Joel Ryce-Menuhin

From Wikipedia, the free encyclopedia
Jump to: navigation, search
Joel Ryce-Menuhin
Yaltah Menuhin and Joel Ryce: 1967
Background information
Birth name Joel Taylor Rice
Born (1933-06-11)June 11, 1933
Sterling, Illinois, U.S.
Died March 31, 1998(1998-03-31) (aged 64)
Canfield Gardens, Hampstead, England, U.K.
Genres Classical
Occupation(s) Pianist, psychologist
Instruments Piano
Years active 1960–1971

Joel Ryce-Menuhin (June 11, 1933 – March 31, 1998) was an American pianist, who later became a Jungian psychologist in private practice.


Joel Ryce-Menuhin was born as Joel Taylor Rice in Sterling, Illinois to Joseph Kenneth Rice (1901–1998) and Emily Bours Thompson Rice (1898–1982). At a young age he showed considerable talent as a pianist, attending the Juilliard School along with pianist Van Cliburn as a student of Rosina Lhévinne.[1]

While later studying in London with famed pianist Dame Myra Hess in 1959, Joel Rice was introduced to Yaltah Menuhin, sister of violinist Yehudi Menuhin, who had come to play in the Bath Festival. A year later, after their marriage in America on Joel's 27th birthday in 1960, the young pianists were invited to play together at a festival in California. They so enjoyed this first performance, that they subsequently devoted a large portion of their time each season to joint appearances, playing solos, duets and works for two pianos and television appearances in New York, Paris and Geneva.[2]

In 1962, the duo won the Harriet Cohen International Music Award for their London debut, in a program largely devoted to works by Schubert for four hands. In 1966, they performed the Mozart Double Piano Concerto under the baton of Yehudi Menuhin in Gstaad, Switzerland and other venues in Europe. In 1967, Yaltah and Joel recorded the entire duet repertoire of Mozart in America for Everest Records, the first time ever that this was done by one team of artists. During their annual tours in America and Europe, they gave many charity performances, for such organizations as the Swiss Technical Overseas Relief, for mental hospitals, needy infants in Germany, the World Day of Peace at the Lausanne Swiss National Exposition, and for the opening of United Nations Week in London.[2]

Jungian psychology[edit]

The Self in Early Childhood by Joel Ryce-Menuhin, 1988.

Physical illness forced Joel to end his musical career in 1971. During the following years, strongly supported by Yaltah, he studied psychology in Switzerland with the founder of Sandplay therapy, Dora M. Kalff, and he became a highly regarded Jungian psychotherapist.

He wrote several music-related books with his wife, Yaltah Menuhin, and wrote and edited several books on psychology (Jung and the Monotheisms, Jungian Sandplay: The Wonderful Therapy, et al.). He formerly edited the Jungian journal, Harvest.

Personal life[edit]

Joel Ryce-Menuhin and his wife were married for almost forty years. Following an extended struggle with cancer, Ryce-Menuhin died on March 31, 1998, aged 64, with his wife by his side. Yaltah Menuhin continued to live in their home in Canfield Gardens, Hampstead, England, where she died on June 9, 2001.[2]


Joel was a direct descendant of Edmund Rice, an English immigrant to Massachusetts Bay Colony, as follows:[3]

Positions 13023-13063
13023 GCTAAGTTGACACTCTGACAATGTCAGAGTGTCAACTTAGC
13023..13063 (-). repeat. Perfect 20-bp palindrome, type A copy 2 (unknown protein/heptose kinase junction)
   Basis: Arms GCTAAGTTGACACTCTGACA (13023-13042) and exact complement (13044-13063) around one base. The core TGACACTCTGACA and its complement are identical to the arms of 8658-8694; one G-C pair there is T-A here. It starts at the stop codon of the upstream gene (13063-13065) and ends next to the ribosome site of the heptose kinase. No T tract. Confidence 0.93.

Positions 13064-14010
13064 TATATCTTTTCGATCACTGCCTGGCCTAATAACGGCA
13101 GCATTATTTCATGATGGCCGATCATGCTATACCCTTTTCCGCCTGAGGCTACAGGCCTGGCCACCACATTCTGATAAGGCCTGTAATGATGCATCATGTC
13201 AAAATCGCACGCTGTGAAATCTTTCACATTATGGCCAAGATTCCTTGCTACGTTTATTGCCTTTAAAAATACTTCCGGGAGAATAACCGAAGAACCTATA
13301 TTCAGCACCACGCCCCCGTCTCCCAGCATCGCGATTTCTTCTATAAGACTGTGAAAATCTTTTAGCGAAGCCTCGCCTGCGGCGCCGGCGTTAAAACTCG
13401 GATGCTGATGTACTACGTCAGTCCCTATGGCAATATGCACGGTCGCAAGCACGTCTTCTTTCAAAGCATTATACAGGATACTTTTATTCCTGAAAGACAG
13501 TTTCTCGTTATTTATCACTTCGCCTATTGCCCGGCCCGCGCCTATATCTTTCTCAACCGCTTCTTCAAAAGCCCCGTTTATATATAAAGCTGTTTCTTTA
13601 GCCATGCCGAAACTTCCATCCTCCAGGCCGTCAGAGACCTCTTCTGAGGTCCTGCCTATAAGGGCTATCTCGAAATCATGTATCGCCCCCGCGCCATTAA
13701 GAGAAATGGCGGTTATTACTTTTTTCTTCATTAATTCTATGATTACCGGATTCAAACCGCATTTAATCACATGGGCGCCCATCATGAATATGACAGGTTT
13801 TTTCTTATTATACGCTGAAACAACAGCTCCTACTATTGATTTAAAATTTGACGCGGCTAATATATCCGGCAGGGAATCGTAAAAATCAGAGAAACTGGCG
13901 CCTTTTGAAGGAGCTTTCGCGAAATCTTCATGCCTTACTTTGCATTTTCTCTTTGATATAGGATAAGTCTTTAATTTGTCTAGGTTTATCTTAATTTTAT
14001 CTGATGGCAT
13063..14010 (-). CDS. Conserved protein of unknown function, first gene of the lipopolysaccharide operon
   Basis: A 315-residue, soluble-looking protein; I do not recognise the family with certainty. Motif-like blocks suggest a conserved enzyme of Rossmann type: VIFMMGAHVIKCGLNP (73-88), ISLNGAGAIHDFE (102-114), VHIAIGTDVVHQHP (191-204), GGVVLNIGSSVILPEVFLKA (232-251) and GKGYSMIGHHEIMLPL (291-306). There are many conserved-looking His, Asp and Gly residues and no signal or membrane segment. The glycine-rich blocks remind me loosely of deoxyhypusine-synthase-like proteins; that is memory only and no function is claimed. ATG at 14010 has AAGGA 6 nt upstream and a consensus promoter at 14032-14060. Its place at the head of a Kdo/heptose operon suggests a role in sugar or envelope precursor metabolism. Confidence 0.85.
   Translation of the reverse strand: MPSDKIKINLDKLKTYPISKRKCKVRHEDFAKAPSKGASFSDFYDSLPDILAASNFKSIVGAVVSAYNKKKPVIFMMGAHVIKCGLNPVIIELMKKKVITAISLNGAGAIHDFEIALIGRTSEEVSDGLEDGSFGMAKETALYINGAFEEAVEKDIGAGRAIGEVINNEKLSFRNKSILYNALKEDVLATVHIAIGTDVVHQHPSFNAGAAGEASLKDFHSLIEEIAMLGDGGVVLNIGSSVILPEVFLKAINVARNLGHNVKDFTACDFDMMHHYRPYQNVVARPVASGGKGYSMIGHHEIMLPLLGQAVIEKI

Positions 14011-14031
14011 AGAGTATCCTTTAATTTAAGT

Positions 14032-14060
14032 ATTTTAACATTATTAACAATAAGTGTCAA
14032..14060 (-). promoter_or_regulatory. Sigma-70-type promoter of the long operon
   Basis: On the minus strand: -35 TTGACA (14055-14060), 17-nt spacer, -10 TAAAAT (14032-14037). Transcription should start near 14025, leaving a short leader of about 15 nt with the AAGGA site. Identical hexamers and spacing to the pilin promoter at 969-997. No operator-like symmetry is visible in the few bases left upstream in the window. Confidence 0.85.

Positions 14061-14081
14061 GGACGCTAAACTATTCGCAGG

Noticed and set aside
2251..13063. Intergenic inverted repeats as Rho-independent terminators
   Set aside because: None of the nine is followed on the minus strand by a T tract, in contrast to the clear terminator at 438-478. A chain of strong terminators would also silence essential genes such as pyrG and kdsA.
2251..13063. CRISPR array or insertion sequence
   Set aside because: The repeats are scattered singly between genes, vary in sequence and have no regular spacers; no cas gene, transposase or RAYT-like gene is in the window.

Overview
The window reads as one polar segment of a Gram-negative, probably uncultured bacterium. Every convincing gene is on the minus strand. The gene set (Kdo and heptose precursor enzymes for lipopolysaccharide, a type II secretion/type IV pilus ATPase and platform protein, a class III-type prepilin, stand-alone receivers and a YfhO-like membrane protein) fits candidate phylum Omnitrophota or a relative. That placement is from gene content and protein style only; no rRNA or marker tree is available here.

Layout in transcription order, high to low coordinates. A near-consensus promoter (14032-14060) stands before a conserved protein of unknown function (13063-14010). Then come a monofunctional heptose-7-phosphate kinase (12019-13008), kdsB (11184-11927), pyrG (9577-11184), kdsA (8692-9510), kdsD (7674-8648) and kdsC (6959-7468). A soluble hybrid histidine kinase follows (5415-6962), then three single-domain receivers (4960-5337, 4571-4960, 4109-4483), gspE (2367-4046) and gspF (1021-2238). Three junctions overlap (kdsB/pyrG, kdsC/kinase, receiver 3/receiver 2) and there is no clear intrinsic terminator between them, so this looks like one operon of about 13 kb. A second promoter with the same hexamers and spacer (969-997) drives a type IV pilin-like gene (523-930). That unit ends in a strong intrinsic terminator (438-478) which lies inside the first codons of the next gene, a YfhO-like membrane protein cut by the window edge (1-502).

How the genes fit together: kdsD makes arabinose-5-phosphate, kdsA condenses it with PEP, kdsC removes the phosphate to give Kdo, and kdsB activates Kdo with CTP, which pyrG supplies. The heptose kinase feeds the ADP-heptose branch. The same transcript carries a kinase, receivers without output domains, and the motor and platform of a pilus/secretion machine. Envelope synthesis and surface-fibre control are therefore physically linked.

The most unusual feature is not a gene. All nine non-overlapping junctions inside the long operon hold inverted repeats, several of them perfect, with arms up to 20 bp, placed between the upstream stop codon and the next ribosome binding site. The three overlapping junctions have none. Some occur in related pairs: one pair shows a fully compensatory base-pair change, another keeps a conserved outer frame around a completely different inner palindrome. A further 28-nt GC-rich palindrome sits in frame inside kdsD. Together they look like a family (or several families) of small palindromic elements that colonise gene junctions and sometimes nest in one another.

• Joel Ryce-Menuhin (né Joel Taylor Rice), son of
  • Joseph Kenneth Rice (1901 – 1998), son of
  • John Samuel Rice (1879 – 1955), son of
  • Samuel Gardner Rice (1840 – 1893), son of
  • Gardner Rice (1804 – 1878), son of
  • Samuel Rice (1772 – 1853), son of
  • Nathaniel Rice (1745 – 1777),[4] son of
  • Phineas Rice (1724 – 1777), son of
  • Perez Rice (1698 – 1782), son of
  • Thomas Rice (1654 – 1747), son of
  • Thomas Rice (1626 – 1681), son of

Selected recordings[edit]

  • Menuhin, Yaltah & Joel Ryce. 1965. Music for dual pianists: Petrouchka, by Stravinsky, adapted in 1947 by the composer, --Duet Sonata, by Hindemith—Neue Liebeslieder Walzer, op. 65, complete, by Brahms. SDBR 3130, Everest Records, USA. (Sound recordings)
  • Menuhin, Yaltah & Joel Ryce. 1967. The complete works for piano, four hands, Wolfgang Amadeus Mozart No. SDBR 03168/3, Everest Records, USA. (Sound recordings)
  • Menuhin, Yaltah & Joel Rice. 1967. Piano Music For Four Hands: Beethoven - 3 Grand Marches In C, E Flat And D Op. 45/ Mendelssohn - Andante And Variations Op. 83A/ Schubert - Fantasie In F Minor Op. 103/ Dvorak - Slavonic Dances Op. 71 No.S 1, 2, 5 & 7. No. 036676, Everest Records, USA (Sound recordings)

Selected publications[edit]

  • Ryce-Menuhin, J. 1988. The self in early childhood. Free Association Books, London. (ISBN 1853430021)
  • Ryce-Menuhin, J. 1992. Jungian sandplay: The wonderful therapy. Routledge Press, London & New York. (ISBN 0415047757)
  • Ryce-Menuhin, J. 1992. The performing musician as an analyst: A shift in depth interpretation. Journal of Analytical Psychology 37:49-60.
  • Ryce-Menuhin, J. (ed.) 1994. Jung and the monotheisms: Judaism, Christianity, and Islam. Routledge Press, London & New York. (ISBN 0415079624)
  • Ryce-Menuhin, J. 1996. Naked and erect: male sexuality and feeling. Chiron Publications, Wilmette, Illinois. (ISBN 1888602007)


  1. ^ Rolfe, L. (2004). The Uncommon Friendship of Yaltah Menuhin and Willa Cather. California Classic Books; ISBN 9781879395466
  2. ^ a b c "Yaltah and Joel". Yaltah Menuhin Memorial Fund website. Retrieved 31 August 2009. 
  3. ^ "Edmund Rice (1638) Association Newsletter Spring 2008" (PDF). The Edmund Rice (1638) Association, Inc. Retrieved 2009-03-25. 
  4. ^ "Edmund Rice Descendants Database". Edmund Rice (1638) Association. Retrieved 26 August 2010. 

External links[edit]